Research activities in the C4AI are organized around five Great Challenges that combine fundamental aspects of artificial intelligence with applications in selected fields such as agribusiness, climate, and health. The current challenges are:
Resources to Bring NLP of Portuguese to State-of-Art
Putting together open data and tools to enable high-level NLP of the Portuguese language.
Leaders: Marcelo Finger, Sandra M. Aluísio and Thiago A. S. Pardo
We aim to produce resources for Brazilian Portuguese that will enable state-of-the-art tools and applications. We concentrate on both written and spoken modalities for Portuguese, focusing on three main tasks:
To grow resources to lead Portuguese NLP to world state-of-the-art, effectively moving Portuguese out of the low-resource language scenario, with essential resources and tools as well as applications on some current critical society demands.
We aim to obtain the following results for the syntactical front:
On distributional models and NLI:
For spoken language:
Knowledge-Enhanced Machine Learning for Reasoning about Ocean Data
Merging data-driven learning and knowledge-based reasoning to answer complex queries about the Blue Amazon.
Leaders: Fabio Cozman and Eduardo Tannuri
Recent breakthroughs in AI have depended on parallel processing of big datasets so as to learn large models through optimization. Further breakthroughs should be possible by judiciously enlisting knowledge representation and planning techniques so as to make learning more efficient, less brittle, and free of biases.
In this context, we investigate conversational agents that can answer high-level questions. Conversations with such agents should include arguments, causes, explanations, and reasoning; it should be possible to conduct a conversation over time and with a purposeful goal, taking into account desires and intentions of the user. Overall, these conversational agents are a laboratory in which to study the connection between data-driven machine learning and knowledge-driven reasoning and planning.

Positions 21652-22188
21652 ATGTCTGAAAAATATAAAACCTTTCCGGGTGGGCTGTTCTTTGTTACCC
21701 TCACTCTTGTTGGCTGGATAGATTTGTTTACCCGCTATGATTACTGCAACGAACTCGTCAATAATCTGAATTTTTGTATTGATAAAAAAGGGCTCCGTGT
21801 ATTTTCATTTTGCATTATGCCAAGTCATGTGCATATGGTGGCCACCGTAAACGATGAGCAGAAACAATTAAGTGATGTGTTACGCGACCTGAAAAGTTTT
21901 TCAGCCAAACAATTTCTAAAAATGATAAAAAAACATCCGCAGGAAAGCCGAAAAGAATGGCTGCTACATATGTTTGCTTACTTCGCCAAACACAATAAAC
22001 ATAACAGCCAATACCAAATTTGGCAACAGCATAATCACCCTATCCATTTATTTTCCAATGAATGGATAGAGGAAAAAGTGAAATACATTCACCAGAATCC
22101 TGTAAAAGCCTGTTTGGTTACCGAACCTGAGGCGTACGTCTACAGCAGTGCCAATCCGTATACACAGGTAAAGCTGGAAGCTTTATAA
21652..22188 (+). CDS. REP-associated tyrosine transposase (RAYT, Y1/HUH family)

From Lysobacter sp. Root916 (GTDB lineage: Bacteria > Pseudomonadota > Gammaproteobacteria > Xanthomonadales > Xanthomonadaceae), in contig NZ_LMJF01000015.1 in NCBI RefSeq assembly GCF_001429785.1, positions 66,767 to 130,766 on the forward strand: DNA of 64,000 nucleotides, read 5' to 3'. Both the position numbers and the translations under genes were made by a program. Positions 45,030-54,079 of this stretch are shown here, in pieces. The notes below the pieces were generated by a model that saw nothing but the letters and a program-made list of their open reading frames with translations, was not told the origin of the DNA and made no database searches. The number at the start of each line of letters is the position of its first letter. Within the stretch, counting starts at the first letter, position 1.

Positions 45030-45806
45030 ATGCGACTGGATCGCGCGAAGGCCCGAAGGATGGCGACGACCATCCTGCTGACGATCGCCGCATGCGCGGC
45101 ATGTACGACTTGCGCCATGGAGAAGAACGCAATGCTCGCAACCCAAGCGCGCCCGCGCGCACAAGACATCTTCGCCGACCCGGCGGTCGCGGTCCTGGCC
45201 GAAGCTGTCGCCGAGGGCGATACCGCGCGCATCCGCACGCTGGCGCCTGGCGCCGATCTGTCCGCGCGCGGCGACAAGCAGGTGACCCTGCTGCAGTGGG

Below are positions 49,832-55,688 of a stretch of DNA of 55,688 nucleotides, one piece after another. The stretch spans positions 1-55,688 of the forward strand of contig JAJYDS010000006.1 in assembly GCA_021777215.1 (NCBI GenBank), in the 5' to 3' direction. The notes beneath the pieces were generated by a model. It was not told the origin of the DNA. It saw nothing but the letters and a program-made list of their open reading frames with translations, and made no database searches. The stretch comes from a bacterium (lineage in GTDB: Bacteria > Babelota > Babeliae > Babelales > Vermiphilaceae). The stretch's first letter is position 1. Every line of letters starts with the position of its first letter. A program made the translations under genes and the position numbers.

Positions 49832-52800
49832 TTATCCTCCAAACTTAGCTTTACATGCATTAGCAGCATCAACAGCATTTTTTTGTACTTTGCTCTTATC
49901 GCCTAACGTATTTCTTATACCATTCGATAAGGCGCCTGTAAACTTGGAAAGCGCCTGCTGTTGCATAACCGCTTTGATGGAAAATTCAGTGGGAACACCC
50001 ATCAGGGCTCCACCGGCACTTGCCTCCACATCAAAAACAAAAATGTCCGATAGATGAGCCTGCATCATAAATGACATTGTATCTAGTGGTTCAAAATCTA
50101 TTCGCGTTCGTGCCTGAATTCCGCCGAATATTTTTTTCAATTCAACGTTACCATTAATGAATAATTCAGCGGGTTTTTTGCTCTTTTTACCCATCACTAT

Graph-Oriented Machine Learning for Stroke Diagnosis and Rehabilitation
Improving Stroke diagnosis, treatment, and rehabilitation with graph-oriented machine learning on multimodal data.
Leaders: José Krieger and Zhao Liang
The recent advances of machine learning in medicine have been remarkable. However, there are still important issues that need to be addressed. Here we deal with two important questions:
1) How to integrate and select relevant medical features (biomarkers) from large-scale heterogeneous and dynamical sources?
In applications of machine learning in medicine, we often have to deal with large-scale heterogeneous and dynamical data sets. For example, in the case of applications and scientific research related to stroke, or cerebrovascular accident (CVA), various kinds of data accumulated for long period of time, such as texts, images, genetic biomarkers, electric signals, patient’s symptoms, and geographic information are often available even for a single patient. Information integration is essential to correctly address health problems, as healthcare professionals rarely use only one type of information when solving a medical problem. Another important aspect when dealing with a large amount of features is to properly select the most relevant ones: understanding which features are most relevant for the classification of a stroke provides important information for quick and accurate diagnosis and treatment.
2) How to interpret decisions made by machine learning algorithms and how to integrate human and artificial intelligence?
Currently, successful machine learning techniques do not provide an explicit mechanism to satisfactorily explain how a given result is achieved. Such a logical explanation is necessary in many medical applications, for example, in disease diagnosis. The lack of interpretability deeply impacts the possibilities of integrating human and artificial intelligence in Medicine. In the majority of the cases, healthcare professionals still consider machine learning algorithms as black-box machines. Again, this is highly influenced by the lack of interpretability of machine learning strategies.